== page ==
Newsline: Farewell message from US Embassy draws backlash on Chinese social media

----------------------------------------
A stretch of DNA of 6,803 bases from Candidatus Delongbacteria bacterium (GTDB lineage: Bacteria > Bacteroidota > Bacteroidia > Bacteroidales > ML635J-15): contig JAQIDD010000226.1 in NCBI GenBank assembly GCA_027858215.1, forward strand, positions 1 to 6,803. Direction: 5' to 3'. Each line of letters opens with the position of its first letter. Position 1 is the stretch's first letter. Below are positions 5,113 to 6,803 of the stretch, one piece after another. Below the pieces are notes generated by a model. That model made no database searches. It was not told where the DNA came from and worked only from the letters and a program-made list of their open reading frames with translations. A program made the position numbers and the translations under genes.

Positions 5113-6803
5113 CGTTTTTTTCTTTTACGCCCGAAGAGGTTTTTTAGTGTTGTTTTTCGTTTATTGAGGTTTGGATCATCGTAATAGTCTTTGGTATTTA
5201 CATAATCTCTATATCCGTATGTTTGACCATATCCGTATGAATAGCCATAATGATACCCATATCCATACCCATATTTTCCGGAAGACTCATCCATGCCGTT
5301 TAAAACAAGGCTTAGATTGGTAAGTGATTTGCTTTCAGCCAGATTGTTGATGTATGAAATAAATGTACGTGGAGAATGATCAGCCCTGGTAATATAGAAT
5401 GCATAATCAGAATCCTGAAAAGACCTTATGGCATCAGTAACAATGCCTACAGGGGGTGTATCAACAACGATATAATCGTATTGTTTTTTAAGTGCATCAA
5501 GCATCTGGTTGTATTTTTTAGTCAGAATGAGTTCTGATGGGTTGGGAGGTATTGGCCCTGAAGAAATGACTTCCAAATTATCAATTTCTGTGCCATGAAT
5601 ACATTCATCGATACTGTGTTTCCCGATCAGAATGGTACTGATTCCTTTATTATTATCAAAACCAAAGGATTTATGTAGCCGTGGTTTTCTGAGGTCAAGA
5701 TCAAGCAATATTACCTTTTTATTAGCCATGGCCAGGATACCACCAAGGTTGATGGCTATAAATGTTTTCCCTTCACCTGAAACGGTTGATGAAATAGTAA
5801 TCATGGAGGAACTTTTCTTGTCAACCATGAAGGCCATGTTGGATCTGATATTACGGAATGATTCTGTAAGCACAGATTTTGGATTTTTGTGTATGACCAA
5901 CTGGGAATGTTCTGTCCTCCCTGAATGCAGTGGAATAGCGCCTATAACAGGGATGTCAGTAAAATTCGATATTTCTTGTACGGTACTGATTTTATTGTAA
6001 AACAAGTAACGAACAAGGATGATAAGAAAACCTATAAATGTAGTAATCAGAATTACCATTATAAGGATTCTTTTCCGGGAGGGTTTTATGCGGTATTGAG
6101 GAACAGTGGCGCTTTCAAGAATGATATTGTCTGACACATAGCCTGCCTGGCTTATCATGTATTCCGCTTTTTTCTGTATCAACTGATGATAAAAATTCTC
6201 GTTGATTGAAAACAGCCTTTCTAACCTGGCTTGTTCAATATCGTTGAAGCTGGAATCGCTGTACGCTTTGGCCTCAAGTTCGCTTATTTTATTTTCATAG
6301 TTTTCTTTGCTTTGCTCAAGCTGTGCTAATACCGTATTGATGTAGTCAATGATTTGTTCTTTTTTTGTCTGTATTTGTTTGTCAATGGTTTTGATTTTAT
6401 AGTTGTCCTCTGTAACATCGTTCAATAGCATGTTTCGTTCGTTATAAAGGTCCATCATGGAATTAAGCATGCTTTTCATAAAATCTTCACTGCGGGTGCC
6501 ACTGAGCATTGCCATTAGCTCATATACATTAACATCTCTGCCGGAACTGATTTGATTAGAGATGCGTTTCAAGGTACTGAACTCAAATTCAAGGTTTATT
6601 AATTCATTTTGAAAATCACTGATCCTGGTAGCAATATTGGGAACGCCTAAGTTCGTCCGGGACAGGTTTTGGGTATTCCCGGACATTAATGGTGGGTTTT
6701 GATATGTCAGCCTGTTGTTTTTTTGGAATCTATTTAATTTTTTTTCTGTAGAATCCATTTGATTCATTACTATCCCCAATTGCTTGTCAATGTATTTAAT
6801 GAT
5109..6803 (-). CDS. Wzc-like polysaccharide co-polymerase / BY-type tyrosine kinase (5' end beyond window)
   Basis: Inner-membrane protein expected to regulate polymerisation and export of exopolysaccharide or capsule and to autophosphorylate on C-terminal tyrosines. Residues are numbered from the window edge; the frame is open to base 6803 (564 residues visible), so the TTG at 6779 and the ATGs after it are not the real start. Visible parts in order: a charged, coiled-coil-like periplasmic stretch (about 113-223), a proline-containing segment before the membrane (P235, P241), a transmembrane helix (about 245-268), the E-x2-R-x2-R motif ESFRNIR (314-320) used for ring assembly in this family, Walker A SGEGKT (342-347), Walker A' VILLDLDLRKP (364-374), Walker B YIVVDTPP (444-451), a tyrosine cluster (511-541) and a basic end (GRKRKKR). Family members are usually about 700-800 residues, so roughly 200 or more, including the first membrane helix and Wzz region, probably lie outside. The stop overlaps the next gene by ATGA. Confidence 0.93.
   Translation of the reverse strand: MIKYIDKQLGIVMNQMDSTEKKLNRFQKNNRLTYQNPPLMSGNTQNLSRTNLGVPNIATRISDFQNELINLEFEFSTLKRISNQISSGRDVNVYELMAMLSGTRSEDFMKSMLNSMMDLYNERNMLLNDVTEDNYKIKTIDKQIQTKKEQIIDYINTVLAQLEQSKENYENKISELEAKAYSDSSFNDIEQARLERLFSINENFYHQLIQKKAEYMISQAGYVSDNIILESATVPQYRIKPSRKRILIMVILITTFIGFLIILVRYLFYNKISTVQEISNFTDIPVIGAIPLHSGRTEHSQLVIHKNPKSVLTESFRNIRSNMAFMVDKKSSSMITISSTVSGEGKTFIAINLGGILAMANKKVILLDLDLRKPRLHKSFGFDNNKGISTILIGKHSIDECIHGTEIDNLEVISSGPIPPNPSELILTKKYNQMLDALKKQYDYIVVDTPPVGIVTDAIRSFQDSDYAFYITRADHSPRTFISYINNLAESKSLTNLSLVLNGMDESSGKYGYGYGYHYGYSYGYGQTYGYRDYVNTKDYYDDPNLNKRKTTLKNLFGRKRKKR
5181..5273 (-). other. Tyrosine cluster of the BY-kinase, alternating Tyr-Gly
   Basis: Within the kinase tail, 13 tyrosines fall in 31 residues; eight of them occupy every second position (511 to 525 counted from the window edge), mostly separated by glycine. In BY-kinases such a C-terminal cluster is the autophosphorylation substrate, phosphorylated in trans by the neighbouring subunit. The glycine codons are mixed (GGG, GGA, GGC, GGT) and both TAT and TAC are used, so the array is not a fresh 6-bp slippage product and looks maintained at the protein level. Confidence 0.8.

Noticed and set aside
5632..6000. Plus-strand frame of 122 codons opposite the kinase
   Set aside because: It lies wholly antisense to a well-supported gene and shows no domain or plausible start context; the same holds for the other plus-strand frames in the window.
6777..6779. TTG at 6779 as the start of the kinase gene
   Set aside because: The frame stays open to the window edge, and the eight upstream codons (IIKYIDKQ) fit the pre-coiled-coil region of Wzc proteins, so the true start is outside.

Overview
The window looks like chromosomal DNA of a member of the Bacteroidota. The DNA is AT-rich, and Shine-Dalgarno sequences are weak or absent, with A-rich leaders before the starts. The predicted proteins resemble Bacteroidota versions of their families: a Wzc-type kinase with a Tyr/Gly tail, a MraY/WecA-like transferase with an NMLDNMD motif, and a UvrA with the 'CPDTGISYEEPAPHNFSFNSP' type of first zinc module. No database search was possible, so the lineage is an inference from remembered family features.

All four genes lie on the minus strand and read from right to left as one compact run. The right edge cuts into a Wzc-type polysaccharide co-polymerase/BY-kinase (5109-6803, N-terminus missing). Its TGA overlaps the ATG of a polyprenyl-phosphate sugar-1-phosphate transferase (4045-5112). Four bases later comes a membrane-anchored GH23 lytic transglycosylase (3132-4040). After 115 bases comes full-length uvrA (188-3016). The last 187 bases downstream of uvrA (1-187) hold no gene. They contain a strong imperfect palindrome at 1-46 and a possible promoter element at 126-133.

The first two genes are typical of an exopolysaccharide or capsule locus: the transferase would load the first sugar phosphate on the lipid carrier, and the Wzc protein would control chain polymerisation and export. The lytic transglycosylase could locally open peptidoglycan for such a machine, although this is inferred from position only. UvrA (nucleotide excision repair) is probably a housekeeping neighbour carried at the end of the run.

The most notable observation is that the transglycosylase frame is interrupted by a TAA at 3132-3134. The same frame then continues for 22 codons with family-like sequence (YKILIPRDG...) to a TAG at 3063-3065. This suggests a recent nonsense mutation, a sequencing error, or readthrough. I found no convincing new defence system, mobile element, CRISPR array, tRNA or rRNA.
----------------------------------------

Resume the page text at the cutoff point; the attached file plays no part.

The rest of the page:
A farewell message sent out by the US Embassy in China to its Consulate General in Chengdu, Southwest China’s Sichuan Province, on social networks on Monday was followed by swarms of comments with mixed emotions from Chinese netizens. While some cheered the official closure of the US consulate and praised the tit-for-tat from the Chinese government, others said they hope the moves could at least make the Trump administration learn something from challenging China’s bottom line. A post published by the US Embassy in China on China’s Twitter-like Weibo released some messages that try to please the Chinese people. It said that “Today, we say goodbye to the US Consulate General in Chengdu. We’ll miss you forever,” along with a short video showing the history of the consulate in Chengdu, and people-to-people exchanges between the two countries in the past. (https://www.globaltimes.cn/content/1195779.shtml) The post was published nearly one hour after the consulate was officially shut down. It was a forced decision that China had to make in response to US unexpectedly ordering China’s Consulate General in Houston to close down. The abrupt US move further flared up tensions between the world’s two largest economies. And the post was heavily mocked online as Chinese netizens found the message hypocritical. But some netizens also expressed sadness over worsening bilateral ties. The post and video that try to win the sympathy from the Chinese people receive the opposite effects and the huge amount of anger over US hegemonic move against China at present. Many web users said if US employees of the consulate want to blame anyone for their leaving, they should blame the White House’s decision to close China’s consulate in Houston, without which , the US consulate in Chengdu would remain open today.